With 24 nominations, the TV miniseries “The Pacific” is the leading nominee for the 62nd Primetime Emmy Awards, which airs this Sunday. How many winged trophies will it win?

Andy Sale knows, but he’s not telling.

A partner in Ernst & Young’s Los Angeles office, Sale is one of just a handful of people, all E&Y employees, who know who the Emmy winners are before the envelopes are opened. Indeed, Sales prints the winners and seals the envelopes himself.

E&Y has been the official tabulator and guardian of the Emmy ballots for the past 22 years, and Sale has overseen the task for the past 10. (He also manages the audit firm’s process for tabulating the Golden Globe Awards.) On Sunday Sale and his colleagues will stride down the red carpet at Los Angeles’s Nokia Theatre L.A. Live, locked briefcases in hand, and take their places backstage to finish their jobs.

Finance chiefs concerned about information security could learn a thing or two from how E&Y handles the Emmy vote for the Academy of Television Arts & Sciences. “It’s important that we have a process that is absolutely infallible, and that protects the importance and confidentiality of the data,” says Sale.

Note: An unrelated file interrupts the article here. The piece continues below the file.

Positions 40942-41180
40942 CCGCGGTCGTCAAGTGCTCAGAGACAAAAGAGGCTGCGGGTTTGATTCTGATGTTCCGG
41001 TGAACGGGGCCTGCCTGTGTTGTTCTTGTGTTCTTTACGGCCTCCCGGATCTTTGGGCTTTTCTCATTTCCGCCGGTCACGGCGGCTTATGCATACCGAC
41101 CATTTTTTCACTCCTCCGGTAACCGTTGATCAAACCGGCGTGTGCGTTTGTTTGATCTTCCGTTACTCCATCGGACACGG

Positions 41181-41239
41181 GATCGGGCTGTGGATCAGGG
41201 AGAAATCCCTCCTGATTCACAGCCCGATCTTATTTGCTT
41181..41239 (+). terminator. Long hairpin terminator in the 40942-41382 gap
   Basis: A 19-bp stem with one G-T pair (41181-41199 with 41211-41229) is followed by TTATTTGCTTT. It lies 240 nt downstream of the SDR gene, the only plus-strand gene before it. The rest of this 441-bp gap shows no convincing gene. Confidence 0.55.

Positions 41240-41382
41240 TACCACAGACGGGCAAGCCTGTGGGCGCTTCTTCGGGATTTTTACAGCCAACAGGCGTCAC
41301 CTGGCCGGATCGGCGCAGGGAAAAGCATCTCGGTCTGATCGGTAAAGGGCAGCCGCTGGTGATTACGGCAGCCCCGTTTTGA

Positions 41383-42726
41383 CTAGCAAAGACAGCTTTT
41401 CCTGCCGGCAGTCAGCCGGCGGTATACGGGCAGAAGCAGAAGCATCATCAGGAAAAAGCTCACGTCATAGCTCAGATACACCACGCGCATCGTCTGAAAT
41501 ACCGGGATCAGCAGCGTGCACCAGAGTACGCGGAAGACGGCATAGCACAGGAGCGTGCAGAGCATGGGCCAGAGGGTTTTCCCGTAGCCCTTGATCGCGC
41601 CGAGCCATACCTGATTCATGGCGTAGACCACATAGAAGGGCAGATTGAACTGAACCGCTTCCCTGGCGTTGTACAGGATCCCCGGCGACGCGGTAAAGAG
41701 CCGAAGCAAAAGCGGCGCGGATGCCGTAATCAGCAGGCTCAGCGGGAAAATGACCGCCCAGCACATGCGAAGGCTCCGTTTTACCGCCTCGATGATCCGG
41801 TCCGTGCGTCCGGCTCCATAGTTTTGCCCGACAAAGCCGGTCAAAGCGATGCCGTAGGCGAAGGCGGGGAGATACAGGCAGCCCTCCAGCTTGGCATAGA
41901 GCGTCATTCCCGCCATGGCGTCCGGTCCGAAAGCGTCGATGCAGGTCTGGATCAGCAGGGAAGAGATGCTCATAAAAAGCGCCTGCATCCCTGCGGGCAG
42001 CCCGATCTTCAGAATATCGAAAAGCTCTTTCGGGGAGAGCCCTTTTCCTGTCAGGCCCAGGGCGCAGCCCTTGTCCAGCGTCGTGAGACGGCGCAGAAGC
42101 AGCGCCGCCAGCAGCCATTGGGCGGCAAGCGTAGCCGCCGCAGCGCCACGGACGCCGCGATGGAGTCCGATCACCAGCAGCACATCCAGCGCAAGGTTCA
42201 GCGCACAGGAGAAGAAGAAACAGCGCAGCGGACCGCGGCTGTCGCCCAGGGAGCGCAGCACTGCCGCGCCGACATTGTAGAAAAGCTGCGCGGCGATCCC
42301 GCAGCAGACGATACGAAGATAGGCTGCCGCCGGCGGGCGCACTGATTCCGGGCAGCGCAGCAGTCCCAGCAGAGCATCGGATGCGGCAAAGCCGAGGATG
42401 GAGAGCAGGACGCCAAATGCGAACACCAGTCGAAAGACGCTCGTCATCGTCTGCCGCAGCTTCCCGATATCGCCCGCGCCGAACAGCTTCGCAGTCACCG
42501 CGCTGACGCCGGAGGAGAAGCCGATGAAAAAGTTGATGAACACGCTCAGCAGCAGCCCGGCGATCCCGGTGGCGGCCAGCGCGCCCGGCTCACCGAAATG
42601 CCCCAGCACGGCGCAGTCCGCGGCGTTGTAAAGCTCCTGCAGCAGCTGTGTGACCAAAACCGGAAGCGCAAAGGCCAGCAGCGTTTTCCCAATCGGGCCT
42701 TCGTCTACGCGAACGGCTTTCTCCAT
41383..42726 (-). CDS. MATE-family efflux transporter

All 14,000 ballots are addressed directly to Sale, who supervises a process that uses electronic and manual methods to tabulate the results. “We use a number of different methods and audit random ballots to ensure the results are accurate,” he says. Close votes are often manually counted and triple-checked, he adds.

A small team of E&Y employees work on the vote and only four or five individuals know the exact results, says Sale. That’s because the firm separates the data into incomplete sets that are worked on by different people. “They only get the information they need to complete their tasks,” he says. The employees handpicked to work on the project can be counted on to keep their lips sealed, adds Sale, even to curious spouses. “They know not to even ask,” he says.

Another precaution E&Y takes is to tabulate votes on computers that can’t be connected to a network. The USB drives used to back up data are encrypted, password protected, and locked away each night. “Our data never leaves the building and doesn’t go over any network,” says Sale. “And we never use any third parties through the entire process.”

Still another factor that has contributed to E&Y’s flawless record of 22 years without a security breach is that it continually rethinks the process. Sale says the firm is constantly making changes to guard against new risks, such as the prevalence of hand-held computer devices. “You can never say, ‘That’s the way we have always done it,'” he says.

What about the possibility that a Kanye West-type presenter might try to sway the results by announcing the wrong name? “We are backstage listening to make sure the right name is read,” says Sale. “So far it hasn’t happened.”

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